Reining in Health-Care Costs

Reining in Health-Care Costs

A little creativity can go a long way in managing the health-care crisis.

Universities have been more creative recently in controlling rising health-care costs for faculty and staff members. It's a defensive move: Premiums for employer-sponsored health insurance have been rising dramatically--premiums went up 59 percent, or five times the rate of inflation, between 2000 and 2004, according to a Health Research and Educational Trust survey. Still, cost-saving options are available, from self-insurance plans to stronger wellness programs to giving employees the chance to have telephone consultations with health-care providers.

Central Michigan University (CMU) has taken the self-funding route in the past two years to help control its medical costs. The school's estimated savings in the first year of self-funding (compared to its previous, fully insured approach) neared $1 million.

CMU is now partnering with the other public universities in Michigan to pursue a collaborative purchasing arrangement. While this initiative is still in process, it promises significant long-term savings potential.

Other strategies include embracing stronger wellness programs and incentives to help change behaviors. A new wellness program model will phase in incentives over three years, explains Lori Hella, director of Benefits and Wellness, Human Resources, at the Mt. Pleasant, Mich.-based institution. The rollout plans look like this:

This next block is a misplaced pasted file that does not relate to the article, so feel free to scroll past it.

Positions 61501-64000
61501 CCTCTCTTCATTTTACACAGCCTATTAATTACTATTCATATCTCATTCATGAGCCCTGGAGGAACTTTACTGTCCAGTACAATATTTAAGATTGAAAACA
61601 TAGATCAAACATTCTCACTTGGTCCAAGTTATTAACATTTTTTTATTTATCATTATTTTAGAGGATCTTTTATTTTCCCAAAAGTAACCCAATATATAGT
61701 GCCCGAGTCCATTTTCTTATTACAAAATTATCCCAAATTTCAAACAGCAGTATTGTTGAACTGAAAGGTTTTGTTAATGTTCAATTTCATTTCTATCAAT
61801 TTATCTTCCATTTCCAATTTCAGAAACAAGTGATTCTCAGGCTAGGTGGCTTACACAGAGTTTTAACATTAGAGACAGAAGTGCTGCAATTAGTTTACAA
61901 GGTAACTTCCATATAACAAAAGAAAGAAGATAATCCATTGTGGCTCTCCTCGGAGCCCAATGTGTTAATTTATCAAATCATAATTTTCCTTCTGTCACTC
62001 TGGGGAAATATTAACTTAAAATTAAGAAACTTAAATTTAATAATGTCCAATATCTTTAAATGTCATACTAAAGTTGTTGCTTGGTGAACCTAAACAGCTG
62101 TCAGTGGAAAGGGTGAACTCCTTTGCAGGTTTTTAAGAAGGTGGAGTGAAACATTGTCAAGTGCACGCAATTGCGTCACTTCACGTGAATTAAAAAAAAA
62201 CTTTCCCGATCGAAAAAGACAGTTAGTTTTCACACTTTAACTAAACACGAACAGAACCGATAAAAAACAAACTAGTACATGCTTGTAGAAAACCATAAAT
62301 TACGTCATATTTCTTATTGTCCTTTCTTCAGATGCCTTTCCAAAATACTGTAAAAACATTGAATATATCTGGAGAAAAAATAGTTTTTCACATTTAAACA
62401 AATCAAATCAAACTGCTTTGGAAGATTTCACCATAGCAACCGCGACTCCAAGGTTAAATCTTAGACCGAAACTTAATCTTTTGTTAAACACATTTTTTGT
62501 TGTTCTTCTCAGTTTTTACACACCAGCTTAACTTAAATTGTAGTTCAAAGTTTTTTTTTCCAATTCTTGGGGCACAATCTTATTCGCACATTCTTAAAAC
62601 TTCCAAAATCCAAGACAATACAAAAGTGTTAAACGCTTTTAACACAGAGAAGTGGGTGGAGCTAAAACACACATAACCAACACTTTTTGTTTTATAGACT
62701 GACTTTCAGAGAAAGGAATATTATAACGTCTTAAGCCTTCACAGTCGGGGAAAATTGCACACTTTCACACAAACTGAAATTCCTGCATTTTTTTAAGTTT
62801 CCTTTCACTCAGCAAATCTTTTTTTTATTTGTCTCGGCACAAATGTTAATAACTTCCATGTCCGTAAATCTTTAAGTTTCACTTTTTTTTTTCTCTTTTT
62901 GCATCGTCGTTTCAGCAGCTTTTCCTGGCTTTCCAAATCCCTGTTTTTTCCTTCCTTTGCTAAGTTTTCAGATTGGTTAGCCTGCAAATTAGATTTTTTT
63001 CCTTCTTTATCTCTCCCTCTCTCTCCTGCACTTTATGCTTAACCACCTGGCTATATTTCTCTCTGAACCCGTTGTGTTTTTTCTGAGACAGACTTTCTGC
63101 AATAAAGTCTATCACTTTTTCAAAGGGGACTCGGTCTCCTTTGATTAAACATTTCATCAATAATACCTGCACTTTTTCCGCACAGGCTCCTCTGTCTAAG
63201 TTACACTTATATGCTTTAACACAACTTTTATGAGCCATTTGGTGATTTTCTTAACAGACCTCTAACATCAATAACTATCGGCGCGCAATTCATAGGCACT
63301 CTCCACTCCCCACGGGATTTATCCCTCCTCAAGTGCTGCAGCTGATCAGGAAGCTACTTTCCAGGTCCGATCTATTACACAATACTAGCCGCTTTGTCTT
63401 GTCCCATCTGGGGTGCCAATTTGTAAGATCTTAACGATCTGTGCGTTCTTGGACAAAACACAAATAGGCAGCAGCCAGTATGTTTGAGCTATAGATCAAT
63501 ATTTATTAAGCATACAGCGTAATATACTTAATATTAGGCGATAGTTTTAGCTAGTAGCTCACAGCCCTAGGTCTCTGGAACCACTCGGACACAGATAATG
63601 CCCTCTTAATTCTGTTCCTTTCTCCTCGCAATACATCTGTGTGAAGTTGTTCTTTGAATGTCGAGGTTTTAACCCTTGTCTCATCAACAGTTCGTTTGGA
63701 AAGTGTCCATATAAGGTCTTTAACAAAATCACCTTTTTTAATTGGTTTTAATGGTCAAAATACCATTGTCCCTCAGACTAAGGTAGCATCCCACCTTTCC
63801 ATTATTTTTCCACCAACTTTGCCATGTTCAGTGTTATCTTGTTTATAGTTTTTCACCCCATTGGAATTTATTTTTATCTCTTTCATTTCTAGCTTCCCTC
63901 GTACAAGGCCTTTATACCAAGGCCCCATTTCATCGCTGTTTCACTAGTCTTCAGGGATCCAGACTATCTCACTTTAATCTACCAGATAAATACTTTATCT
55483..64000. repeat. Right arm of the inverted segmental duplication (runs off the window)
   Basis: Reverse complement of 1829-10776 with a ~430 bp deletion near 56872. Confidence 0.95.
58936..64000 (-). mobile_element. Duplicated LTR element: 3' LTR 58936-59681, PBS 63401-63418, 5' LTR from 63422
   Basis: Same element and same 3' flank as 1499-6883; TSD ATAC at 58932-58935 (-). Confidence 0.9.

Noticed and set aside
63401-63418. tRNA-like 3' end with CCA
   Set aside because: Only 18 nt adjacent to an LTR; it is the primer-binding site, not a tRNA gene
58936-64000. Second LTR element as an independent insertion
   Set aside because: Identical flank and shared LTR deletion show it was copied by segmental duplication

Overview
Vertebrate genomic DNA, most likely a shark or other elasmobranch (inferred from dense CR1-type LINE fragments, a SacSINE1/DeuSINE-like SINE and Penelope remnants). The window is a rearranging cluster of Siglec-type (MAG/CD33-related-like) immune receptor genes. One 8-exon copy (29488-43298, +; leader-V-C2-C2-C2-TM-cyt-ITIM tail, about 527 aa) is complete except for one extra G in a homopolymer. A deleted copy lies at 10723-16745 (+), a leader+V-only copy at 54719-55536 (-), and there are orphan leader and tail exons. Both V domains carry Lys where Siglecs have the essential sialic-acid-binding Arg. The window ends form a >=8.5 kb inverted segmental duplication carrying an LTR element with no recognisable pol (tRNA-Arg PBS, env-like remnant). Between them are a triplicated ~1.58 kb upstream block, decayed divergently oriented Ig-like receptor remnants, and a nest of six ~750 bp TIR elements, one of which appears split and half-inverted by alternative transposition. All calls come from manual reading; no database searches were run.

Weekly listserv messages on topics that correlate with high claims areas help employees learn more about staying well.

In year one, most employees and spouses covered by CMU insurance can take an online health-risk appraisal (HRA). Questions cover family and personal health history, weight management, nutrition, physical activity, stress, skin protection, injury prevention, and other areas--helping to raise self-awareness about behaviors. CMU staff members then aggregate data from the questionnaires and target wellness efforts based on the major health problems and risk factors identified. "The data can also be used to generate return-on-investment and other outcome measures when compared to health-care cost data," Hella notes.

In year two, the wellness program will contain four major components (including the HRA). Employees will receive a cash incentive for each component completed. They can pick and choose how many components they wish to participate in, based on their readiness to change behaviors, such as by getting an annual physical and preventive screenings or by exercising more regularly.

In year three, for those employees who are covered by CMU's self-funded insurance and who also participate in all four of the wellness program components, there will be a gain-sharing model implemented. Any surplus funding from the insurance plans will be shared with employees as a reward for keeping claims costs down as a result of their wellness behaviors.

"While this new program model is just in its infancy for us, we are excited by the prospect of strengthening the correlation between wellness behaviors and health-care costs," Hella says.

But CMU efforts don't end there. A health-care committee provides input to help control benefit costs by educating colleagues, while at the same time helping to recommend plan designs and programs--ones that consider employee needs while helping the university to achieve cost control/savings. The committee consists of representatives from each of CMU's employee groups. Its role is to stay abreast of health-care and benefit issues that impact both CMU and the individual employees, as well as to recommend possible solutions.